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Stevens: DTV Bill This Month - Broadcasting & Cable

Stevens: DTV Bill This Month

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Sen Ted Stevens plans to unveil his version of DTV transition legislation by the end of June and predicts he can quickly move the bill though the Senate, reconcile his bill with a separate version in the House and have a final bill ready for the President's signature in October.

"There will be very little controversy," Stevens, the head of the Senate Commerce Committee, told Washington communications lawyers Monday.

Stevens told the Federal Communications Bar Association he can draft a bill with bipartisan consensus and wide industry support because of information he and fellow Commerce Committee Co-Chairman Daniel Inouye are gleaning from a series of "listening sessions" they and their staffs are conducting with TV industry executives and other affected parties. Stevens predicted his bill will be similar to draft DTV legislation floated by his counterpart at the House Commerce Commerce committee, Rep. Joe Barton.

Like Barton's draft, Stevens predicts his legislation would call for a "hard" deadline of Jan. 1, 2009, to cut off broadcasters' old analog signals and require stations to operate digital-only.

He also said Congress must make sure all Americans can obtain converters necessary to keep their old analog TV sets working when broadcasters go all-digital.

Stevens said he has not decided how a converter program should work or how much money the federal government should kick in to subsidize the cost of boxes because he wants to make sure the cost of the program--which could range from $500 million to somewhere in the billions depending how many viewers receive subsidies doesn't exceed the amount raised from auctioning reclaimed analog channels. (The funds for subsidizing set top boxes is expected to come from a portion of the auction's proceeds.)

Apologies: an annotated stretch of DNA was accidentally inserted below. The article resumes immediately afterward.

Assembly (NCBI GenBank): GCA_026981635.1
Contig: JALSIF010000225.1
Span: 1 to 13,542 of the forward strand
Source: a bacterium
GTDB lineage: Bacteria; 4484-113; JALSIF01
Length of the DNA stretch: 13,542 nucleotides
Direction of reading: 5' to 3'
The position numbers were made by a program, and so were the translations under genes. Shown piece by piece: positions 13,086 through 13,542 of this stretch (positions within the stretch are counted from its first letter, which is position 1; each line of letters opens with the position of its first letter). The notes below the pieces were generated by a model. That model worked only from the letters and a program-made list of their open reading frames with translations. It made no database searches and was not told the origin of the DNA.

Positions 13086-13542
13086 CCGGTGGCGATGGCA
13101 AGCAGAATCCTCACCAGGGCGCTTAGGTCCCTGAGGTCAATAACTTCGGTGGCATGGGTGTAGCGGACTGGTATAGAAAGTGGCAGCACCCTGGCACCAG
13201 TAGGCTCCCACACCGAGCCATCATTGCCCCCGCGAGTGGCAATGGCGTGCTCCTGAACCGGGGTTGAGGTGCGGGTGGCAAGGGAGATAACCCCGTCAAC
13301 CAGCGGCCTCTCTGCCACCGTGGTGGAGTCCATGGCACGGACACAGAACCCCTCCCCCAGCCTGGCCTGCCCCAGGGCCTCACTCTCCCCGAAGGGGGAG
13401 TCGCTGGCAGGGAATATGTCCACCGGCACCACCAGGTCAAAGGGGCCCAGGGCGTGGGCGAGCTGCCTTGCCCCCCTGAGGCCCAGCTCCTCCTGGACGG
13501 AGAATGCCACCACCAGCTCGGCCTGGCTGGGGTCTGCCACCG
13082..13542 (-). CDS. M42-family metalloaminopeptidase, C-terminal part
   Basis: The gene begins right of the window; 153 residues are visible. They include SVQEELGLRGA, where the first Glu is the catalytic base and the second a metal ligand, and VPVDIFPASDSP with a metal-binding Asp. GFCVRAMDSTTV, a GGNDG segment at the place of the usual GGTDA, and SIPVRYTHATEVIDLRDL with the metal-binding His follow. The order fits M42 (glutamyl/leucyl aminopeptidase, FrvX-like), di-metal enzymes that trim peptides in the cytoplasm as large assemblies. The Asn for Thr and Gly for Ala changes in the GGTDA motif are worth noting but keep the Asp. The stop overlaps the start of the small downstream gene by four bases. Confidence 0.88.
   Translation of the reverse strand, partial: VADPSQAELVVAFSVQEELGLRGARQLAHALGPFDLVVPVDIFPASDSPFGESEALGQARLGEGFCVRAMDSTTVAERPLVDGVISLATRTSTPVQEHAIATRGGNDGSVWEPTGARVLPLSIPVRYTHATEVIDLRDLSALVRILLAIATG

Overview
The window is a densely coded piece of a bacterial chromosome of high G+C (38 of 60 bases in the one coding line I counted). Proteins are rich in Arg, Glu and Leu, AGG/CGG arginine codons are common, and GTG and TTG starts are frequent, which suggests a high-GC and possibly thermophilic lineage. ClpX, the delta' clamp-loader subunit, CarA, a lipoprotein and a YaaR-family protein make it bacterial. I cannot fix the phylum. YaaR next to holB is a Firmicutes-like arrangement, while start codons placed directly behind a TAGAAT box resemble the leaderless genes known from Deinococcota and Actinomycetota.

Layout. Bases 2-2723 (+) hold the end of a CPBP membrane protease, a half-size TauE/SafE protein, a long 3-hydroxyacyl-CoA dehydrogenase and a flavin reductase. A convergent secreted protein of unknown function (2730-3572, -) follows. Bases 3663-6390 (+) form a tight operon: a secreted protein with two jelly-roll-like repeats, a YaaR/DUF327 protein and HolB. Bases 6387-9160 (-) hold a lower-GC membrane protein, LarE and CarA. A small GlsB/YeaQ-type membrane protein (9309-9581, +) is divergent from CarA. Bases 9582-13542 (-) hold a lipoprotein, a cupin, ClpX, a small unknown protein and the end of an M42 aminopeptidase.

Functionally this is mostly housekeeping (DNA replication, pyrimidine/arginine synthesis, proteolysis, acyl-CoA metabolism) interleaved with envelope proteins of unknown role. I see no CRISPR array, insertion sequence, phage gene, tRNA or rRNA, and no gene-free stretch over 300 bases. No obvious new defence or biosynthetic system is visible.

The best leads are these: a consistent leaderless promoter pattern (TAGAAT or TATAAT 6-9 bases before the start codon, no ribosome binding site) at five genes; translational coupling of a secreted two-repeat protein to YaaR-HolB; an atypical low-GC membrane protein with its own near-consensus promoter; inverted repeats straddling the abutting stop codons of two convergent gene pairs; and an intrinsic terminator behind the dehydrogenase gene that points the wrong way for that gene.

Stevens also said he would like Congress to approve a standard local franchise that would allow Bell phone companies to roll out video without the need for lengthy franchise negotiations with each municipal government.

A national approach would be preferable even to the alternative the Bells have been trying, which is to obtain statewide franchises rather than seek separate ones from 30,000 local governments. "We ought to have some kind of national solution," he said.

But Cheryl Leanza, telecommunications counsel for the National League of Cities, said she hopes to take advantage of Stevens' listening sessions to persuade him not to diminish municipal governments' powers to negotiate terms of local franchises.
 Because of familiarity with their communities, cities are better positioned to set buildout terms that prevent "redlining," the serving of upper income areas without providing adequate service to lower income neighborhoods, she said. "Cities have been instrumental in ensuring that competition comes  to all Americans."

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